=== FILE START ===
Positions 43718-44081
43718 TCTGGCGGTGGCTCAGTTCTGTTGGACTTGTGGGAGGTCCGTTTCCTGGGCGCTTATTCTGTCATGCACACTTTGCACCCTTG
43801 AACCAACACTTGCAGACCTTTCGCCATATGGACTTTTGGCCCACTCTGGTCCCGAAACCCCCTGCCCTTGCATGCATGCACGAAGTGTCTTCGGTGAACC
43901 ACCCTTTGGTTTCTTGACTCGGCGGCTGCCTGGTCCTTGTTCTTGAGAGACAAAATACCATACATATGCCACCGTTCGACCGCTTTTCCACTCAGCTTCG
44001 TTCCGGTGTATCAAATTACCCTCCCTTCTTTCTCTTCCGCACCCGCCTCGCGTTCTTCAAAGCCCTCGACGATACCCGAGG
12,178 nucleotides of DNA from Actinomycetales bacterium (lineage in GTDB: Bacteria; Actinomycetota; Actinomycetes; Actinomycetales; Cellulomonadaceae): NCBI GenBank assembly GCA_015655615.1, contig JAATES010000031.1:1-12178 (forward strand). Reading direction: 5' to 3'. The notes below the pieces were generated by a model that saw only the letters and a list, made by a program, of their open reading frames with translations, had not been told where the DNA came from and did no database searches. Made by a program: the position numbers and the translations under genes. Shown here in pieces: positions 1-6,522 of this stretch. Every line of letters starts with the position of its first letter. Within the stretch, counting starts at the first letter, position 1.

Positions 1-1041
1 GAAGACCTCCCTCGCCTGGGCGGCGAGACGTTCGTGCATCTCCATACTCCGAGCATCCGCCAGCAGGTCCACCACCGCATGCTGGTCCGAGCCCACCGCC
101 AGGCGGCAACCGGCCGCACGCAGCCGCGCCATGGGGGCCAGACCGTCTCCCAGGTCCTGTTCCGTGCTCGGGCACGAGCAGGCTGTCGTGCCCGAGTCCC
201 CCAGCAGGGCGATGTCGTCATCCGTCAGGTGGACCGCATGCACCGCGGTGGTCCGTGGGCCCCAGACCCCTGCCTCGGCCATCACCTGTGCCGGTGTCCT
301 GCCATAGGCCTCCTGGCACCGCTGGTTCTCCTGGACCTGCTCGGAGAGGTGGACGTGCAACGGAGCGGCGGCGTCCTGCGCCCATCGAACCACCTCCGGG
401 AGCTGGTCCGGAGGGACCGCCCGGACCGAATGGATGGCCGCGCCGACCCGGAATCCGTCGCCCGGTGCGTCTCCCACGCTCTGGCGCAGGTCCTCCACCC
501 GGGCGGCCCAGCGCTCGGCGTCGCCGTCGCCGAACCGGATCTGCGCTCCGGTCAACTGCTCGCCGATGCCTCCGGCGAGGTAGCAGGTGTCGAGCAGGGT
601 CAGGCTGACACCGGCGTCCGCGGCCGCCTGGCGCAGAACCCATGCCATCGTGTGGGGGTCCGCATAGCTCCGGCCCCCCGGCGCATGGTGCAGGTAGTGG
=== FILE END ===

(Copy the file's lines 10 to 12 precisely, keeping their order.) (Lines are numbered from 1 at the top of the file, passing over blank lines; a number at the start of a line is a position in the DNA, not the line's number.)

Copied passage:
201 CCAGCAGGGCGATGTCGTCATCCGTCAGGTGGACCGCATGCACCGCGGTGGTCCGTGGGCCCCAGACCCCTGCCTCGGCCATCACCTGTGCCGGTGTCCT
301 GCCATAGGCCTCCTGGCACCGCTGGTTCTCCTGGACCTGCTCGGAGAGGTGGACGTGCAACGGAGCGGCGGCGTCCTGCGCCCATCGAACCACCTCCGGG
401 AGCTGGTCCGGAGGGACCGCCCGGACCGAATGGATGGCCGCGCCGACCCGGAATCCGTCGCCCGGTGCGTCTCCCACGCTCTGGCGCAGGTCCTCCACCC